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Cooperative Learning Effects on Ethnic Relations and Achievement in Israeli Junior-High-School Classrooms

  • Shlomo Sharan
  • Peter Kussell
  • Rachel Hertz-Lazarowitz
  • Yael Bejarano
  • Shulamit Raviv
  • Yael Sharan

Abstract

Israel is a country of immigrants whose ethnic ties are roughly divided into two groups: Jews who emmigrated to Israel from the Muslim countries of the Middle East, Asia, and North Africa (referred to as Middle Eastern), and those who came from Europe, the Americas, and South Africa (referred to as Western). The integration of these two major ethnic groups is acknowledged to be one of the central problems confronting Israel’s educational system. The population of the country is roughly equally divided at present between the two groups. Research on various aspects of school desegregation in Israel has been extensively summarized in a recent volume (Amir & Sharan, 1984).

Keywords

Middle Eastern Cooperative Behavior Cooperative Learning English Teacher Classroom Climate 
These keywords were added by machine and not by the authors. This process is experimental and the keywords may be updated as the learning algorithm improves.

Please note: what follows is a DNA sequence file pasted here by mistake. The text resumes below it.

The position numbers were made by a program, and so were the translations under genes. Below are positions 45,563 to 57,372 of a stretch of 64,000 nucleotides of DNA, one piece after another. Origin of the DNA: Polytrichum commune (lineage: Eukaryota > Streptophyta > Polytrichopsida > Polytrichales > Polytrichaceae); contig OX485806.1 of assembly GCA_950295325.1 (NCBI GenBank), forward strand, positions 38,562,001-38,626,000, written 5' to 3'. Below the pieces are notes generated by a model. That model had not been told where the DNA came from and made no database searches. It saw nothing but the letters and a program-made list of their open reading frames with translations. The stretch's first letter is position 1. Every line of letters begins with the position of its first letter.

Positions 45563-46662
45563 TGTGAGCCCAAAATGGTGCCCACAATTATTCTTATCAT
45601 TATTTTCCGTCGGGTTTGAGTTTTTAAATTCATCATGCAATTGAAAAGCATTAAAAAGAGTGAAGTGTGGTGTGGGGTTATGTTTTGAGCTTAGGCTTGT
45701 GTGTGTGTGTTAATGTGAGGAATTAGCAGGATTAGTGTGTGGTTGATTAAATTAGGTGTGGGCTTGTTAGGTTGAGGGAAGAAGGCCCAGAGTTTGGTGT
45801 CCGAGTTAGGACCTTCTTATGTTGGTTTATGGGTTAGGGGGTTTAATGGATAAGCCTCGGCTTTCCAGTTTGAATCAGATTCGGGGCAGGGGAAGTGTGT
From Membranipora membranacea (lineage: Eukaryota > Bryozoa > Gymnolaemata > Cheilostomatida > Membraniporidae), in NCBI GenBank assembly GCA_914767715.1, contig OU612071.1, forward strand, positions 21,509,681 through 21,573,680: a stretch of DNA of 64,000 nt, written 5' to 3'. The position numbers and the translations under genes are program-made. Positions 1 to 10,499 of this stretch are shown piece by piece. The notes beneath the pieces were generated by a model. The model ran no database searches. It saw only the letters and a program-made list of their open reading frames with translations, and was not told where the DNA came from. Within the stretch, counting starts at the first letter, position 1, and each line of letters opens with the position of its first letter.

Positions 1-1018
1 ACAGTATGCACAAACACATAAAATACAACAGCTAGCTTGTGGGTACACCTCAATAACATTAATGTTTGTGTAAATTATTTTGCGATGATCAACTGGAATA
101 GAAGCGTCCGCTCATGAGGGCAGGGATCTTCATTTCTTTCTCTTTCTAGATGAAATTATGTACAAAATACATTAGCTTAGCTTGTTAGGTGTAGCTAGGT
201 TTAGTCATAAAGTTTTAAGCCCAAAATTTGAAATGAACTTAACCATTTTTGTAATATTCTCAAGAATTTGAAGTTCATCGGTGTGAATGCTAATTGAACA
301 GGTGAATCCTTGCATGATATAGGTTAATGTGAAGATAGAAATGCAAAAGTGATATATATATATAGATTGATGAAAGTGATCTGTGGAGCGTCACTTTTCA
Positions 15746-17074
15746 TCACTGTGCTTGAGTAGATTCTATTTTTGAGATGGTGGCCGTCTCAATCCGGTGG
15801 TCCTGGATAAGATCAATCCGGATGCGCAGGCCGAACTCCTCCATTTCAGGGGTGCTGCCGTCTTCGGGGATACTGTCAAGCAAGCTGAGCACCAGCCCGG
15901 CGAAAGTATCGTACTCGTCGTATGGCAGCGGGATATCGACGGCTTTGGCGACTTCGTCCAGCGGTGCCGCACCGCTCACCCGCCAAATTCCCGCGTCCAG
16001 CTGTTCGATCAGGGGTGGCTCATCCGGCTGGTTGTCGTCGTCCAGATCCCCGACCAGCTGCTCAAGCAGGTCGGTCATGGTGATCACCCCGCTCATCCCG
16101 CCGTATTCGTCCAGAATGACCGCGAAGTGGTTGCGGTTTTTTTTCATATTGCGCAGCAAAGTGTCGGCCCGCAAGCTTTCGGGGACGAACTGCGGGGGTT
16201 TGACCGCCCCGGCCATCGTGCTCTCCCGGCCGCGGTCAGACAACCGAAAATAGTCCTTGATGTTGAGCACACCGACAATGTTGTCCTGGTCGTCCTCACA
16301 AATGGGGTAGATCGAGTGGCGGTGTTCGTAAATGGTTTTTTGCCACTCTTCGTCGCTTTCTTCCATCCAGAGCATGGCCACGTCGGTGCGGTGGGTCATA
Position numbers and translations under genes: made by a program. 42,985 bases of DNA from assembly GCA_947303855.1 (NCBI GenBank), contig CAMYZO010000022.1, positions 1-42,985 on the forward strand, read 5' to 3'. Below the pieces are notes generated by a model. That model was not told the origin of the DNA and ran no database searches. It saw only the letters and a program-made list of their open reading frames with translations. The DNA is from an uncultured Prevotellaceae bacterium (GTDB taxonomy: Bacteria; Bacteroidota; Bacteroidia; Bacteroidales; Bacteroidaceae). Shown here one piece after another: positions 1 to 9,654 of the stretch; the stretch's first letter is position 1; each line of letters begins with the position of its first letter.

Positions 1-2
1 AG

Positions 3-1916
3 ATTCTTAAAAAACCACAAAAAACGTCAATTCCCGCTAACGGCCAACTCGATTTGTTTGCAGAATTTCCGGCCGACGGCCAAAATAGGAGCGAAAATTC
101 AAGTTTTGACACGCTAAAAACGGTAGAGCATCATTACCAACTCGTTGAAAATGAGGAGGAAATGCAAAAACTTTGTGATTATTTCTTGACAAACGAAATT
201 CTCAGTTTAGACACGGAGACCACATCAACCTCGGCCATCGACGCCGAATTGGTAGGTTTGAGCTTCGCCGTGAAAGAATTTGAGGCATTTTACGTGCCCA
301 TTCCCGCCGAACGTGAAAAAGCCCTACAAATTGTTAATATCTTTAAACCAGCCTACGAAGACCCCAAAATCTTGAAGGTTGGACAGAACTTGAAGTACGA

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Copyright information

© Springer Science+Business Media New York 1985

Authors and Affiliations

  • Shlomo Sharan
    • 1
  • Peter Kussell
    • 2
  • Rachel Hertz-Lazarowitz
    • 5
  • Yael Bejarano
    • 3
  • Shulamit Raviv
    • 4
  • Yael Sharan
    • 2
  1. 1.School of EducationTel Aviv UniversityTel AvivIsrael
  2. 2.Israel Educational Television CenterTel AvivIsrael
  3. 3.Everyman’s UniversityTel AvivIsrael
  4. 4.Wingate Institute for Physical Education and SportNetanyaIsrael
  5. 5.School of EducationHaifa UniversityHaifaIsrael

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